Revised approach targets people with limited access
About four months into the state effort to distribute doses of the COVID-19 vaccines at state-run mass vaccination events, the state Department of Health (DOH) announced last week plans to transition to mobile vaccination clinics.
This new phase of vaccine outreach will help the state reach people who have experienced barriers in vaccine access and help distribute life-saving shots more equitably and conveniently across the state of Washington, DOH said.
North Valley Hospital, based in Tonasket, began its own mobile vaccination effort at the beginning of May, targeting remote communities in the hospital district including Loomis and Wauconda. The district used a small bus that it already owned, with a small refrigerator to transport the vaccine.
John McReynolds, CEO of North Valley Hospital district, said the changes at the state level will not have a direct impact on local efforts.
“In Okanogan County we are struggling with the same issue, that the large mass vaccination events take a lot of time and labor to plan, organize, set up, and staff. When we have fewer people coming to the big events we cross a threshold where it stops making sense,” he said.
“As we move forward, vaccine delivery in more traditional venues (clinics and pharmacies) and non-traditional (pop-up or mobile clinics) will likely replace the mass vaccination events,” McReynolds said.
Locally, Aero Methow Rescue Service and the Methow Valley School District have hosted vaccination events, with help from providers including Family Health Centers, while the Okanogan County Fairgrounds has had large events in the central part of the county.
Family Health Centers (FHC) is still planning large events to vaccinate agricultural workers, including events scheduled for May 28 and June 1. Over those two events, FHC plans to vaccinate just under 950 people.
“Since opening Jan. 26, our four state-led mass vaccination sites have administered nearly 300,000 doses of vaccine,” said Secretary of Health Umair A. Shah. “This remarkable achievement could not have been attained if it wasn’t for the hard work of DOH staff, the Washington National Guard, our local and private sector partners, as well as our community members who visited these sites to get vaccinated. This transition isn’t closing a door to vaccine opportunity but opening several new ones that will allow for more equitable vaccine access in the future.”
The state’s mobile vaccine units have already given 32,000 doses of vaccine. The DOH plans to make more announcements about the mobile vaccine providers in coming weeks.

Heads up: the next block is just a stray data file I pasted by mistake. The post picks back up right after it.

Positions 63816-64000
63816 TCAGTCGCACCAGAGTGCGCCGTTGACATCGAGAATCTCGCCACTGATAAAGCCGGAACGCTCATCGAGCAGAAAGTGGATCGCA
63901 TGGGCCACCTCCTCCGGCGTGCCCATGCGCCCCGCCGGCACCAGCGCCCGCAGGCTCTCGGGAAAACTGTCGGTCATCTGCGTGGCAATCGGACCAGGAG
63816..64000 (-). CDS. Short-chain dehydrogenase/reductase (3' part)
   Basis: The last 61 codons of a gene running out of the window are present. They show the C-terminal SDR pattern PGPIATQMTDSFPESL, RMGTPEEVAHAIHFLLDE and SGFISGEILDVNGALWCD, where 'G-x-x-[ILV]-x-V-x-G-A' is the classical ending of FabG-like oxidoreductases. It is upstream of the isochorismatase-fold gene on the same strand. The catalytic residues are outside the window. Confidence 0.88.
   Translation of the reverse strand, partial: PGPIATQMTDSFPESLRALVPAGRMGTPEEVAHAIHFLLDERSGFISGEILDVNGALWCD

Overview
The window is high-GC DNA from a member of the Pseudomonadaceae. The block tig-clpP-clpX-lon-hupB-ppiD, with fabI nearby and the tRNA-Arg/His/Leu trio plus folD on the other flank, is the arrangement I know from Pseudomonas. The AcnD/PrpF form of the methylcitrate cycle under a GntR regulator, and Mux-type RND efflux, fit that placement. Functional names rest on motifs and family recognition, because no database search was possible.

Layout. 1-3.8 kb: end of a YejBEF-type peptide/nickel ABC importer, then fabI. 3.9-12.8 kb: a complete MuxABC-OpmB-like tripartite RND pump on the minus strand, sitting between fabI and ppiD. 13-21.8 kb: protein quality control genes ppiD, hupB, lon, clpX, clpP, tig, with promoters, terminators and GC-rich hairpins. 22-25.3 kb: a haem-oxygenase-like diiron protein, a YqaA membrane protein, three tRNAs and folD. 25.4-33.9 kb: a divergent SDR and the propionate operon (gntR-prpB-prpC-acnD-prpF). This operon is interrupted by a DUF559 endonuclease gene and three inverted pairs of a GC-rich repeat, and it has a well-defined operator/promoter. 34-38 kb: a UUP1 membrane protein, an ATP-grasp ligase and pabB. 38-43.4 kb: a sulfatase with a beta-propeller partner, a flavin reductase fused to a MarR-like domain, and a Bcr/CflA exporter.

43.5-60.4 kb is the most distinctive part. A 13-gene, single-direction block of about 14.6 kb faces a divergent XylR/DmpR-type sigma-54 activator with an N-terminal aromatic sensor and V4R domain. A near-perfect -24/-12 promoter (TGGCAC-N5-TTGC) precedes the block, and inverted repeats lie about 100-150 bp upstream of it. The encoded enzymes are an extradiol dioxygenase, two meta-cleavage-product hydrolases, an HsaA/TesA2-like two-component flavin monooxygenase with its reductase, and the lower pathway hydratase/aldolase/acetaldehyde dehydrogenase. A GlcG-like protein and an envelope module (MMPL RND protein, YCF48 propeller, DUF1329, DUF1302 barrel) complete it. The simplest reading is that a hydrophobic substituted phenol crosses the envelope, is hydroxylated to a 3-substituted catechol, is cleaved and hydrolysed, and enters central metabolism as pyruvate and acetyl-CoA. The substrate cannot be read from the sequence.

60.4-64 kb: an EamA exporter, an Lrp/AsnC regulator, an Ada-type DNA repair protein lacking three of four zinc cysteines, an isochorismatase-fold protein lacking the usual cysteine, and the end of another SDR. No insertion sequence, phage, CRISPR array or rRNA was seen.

The state’s mass vaccination site in Spokane will stay open, sites in Ridgefield and Kennewick will close and a Wenatchee site will transfer management to the Chelan-Douglas Health District.
By the numbers
More than 6.5 million doses of vaccine have been given across the state, according to the DOH, and more than 59% of people 16 and over have had at least one dose.
“For the first time, we are getting a look at how many 12- to 15-year-olds are being vaccinated in Washington since eligibility expanded to the younger age group May 13,” the DOH reported in a news release.
The DOH reported that between May 13 and May 15, 27,934 people age 12 to 15 years old received their first dose of the Pfizer-BioNTech vaccine in Washington — 7.4% of that population and more than double the national average vaccination rate of 3.6% for 12 to 15-year-olds.
“DOH is proud thousands of families are choosing to get their children vaccinated to protect them and help us stop the virus from spreading,” the new release stated.
On Thursday (May 20) Pfizer updated its guidance on the vaccine, allowing providers to store it in a normal refrigerator for up to one month after it is thawed, said Julie Wehmeyer, employee health and infection control manager at Family Health Centers. Because of that change, FHC’s Twisp Clinic will have a limited number of Pfizer vaccines starting this week for children 12 and up.
“If anyone is interested in their child receiving this vaccine, please call the Twisp FHC clinic,” she said.
The DOH is encouraging families to catch up on other vaccinations students might have missed during the COVID-19 pandemic, and reported that the CDC advises people can get other vaccines at the same time as the COVID-19 vaccine.
The DOH also announced this week the creation of its “vaccine marketplace,” which will function like Craigslist or Facebook Marketplace for vaccine providers. Providers can report on the program, attached to the state’s Immunization Information System, when they have extra doses.
“Before placing weekly vaccine orders, we strongly encourage providers to check the IIS marketplace to see if there is vaccine already available near them,” the DOH reported. “The program will help with vaccine transfers and reduce vaccine waste.
This week, Washington was scheduled to be allocated 380,000 doses of vaccine from the federal government.
Still need a shot?
For more information on how to get vaccinated in Okanogan County, or to sign up for a vaccination through the county’s portal, go to https://okanogancountycovid19.org/covid-19-vaccine.
All locations of Family Health Centers are giving the Johnson & Johnson and Moderna vaccines by appointment, Confluence Health in Omak gives the vaccine every Wednesday by appointment, and each Friday, vaccines are available on a walk-in basis from 11 a.m. to 1 p.m. at the Okanogan Fairgrounds, with both Pfizer and Moderna available. Patients age 12 to 17 must have a parent or guardian present.